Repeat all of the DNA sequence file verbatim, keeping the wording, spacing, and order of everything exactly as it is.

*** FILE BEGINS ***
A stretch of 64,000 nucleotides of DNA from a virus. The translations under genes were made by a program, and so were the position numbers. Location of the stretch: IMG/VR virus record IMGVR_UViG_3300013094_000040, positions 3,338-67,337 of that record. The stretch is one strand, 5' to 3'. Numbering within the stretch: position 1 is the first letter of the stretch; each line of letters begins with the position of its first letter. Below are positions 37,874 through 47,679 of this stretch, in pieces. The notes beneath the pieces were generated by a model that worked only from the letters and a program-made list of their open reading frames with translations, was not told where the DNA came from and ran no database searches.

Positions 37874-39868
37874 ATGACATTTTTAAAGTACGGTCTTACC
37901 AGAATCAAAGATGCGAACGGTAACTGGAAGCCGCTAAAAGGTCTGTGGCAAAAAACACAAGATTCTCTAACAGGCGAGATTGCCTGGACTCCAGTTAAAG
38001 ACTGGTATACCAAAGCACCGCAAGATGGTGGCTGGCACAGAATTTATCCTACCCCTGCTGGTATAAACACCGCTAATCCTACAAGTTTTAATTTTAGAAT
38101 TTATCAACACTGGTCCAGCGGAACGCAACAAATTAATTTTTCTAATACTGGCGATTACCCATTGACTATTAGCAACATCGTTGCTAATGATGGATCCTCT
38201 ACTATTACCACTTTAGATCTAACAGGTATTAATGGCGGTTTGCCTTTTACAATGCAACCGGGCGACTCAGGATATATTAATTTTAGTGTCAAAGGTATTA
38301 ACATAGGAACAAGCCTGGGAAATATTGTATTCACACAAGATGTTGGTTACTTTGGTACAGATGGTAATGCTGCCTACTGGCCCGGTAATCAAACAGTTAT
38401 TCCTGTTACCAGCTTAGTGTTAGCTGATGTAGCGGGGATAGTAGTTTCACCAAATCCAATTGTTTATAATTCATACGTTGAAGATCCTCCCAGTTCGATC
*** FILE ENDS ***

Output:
A stretch of 64,000 nucleotides of DNA from a virus. The translations under genes were made by a program, and so were the position numbers. Location of the stretch: IMG/VR virus record IMGVR_UViG_3300013094_000040, positions 3,338-67,337 of that record. The stretch is one strand, 5' to 3'. Numbering within the stretch: position 1 is the first letter of the stretch; each line of letters begins with the position of its first letter. Below are positions 37,874 through 47,679 of this stretch, in pieces. The notes beneath the pieces were generated by a model that worked only from the letters and a program-made list of their open reading frames with translations, was not told where the DNA came from and ran no database searches.

Positions 37874-39868
37874 ATGACATTTTTAAAGTACGGTCTTACC
37901 AGAATCAAAGATGCGAACGGTAACTGGAAGCCGCTAAAAGGTCTGTGGCAAAAAACACAAGATTCTCTAACAGGCGAGATTGCCTGGACTCCAGTTAAAG
38001 ACTGGTATACCAAAGCACCGCAAGATGGTGGCTGGCACAGAATTTATCCTACCCCTGCTGGTATAAACACCGCTAATCCTACAAGTTTTAATTTTAGAAT
38101 TTATCAACACTGGTCCAGCGGAACGCAACAAATTAATTTTTCTAATACTGGCGATTACCCATTGACTATTAGCAACATCGTTGCTAATGATGGATCCTCT
38201 ACTATTACCACTTTAGATCTAACAGGTATTAATGGCGGTTTGCCTTTTACAATGCAACCGGGCGACTCAGGATATATTAATTTTAGTGTCAAAGGTATTA
38301 ACATAGGAACAAGCCTGGGAAATATTGTATTCACACAAGATGTTGGTTACTTTGGTACAGATGGTAATGCTGCCTACTGGCCCGGTAATCAAACAGTTAT
38401 TCCTGTTACCAGCTTAGTGTTAGCTGATGTAGCGGGGATAGTAGTTTCACCAAATCCAATTGTTTATAATTCATACGTTGAAGATCCTCCCAGTTCGATC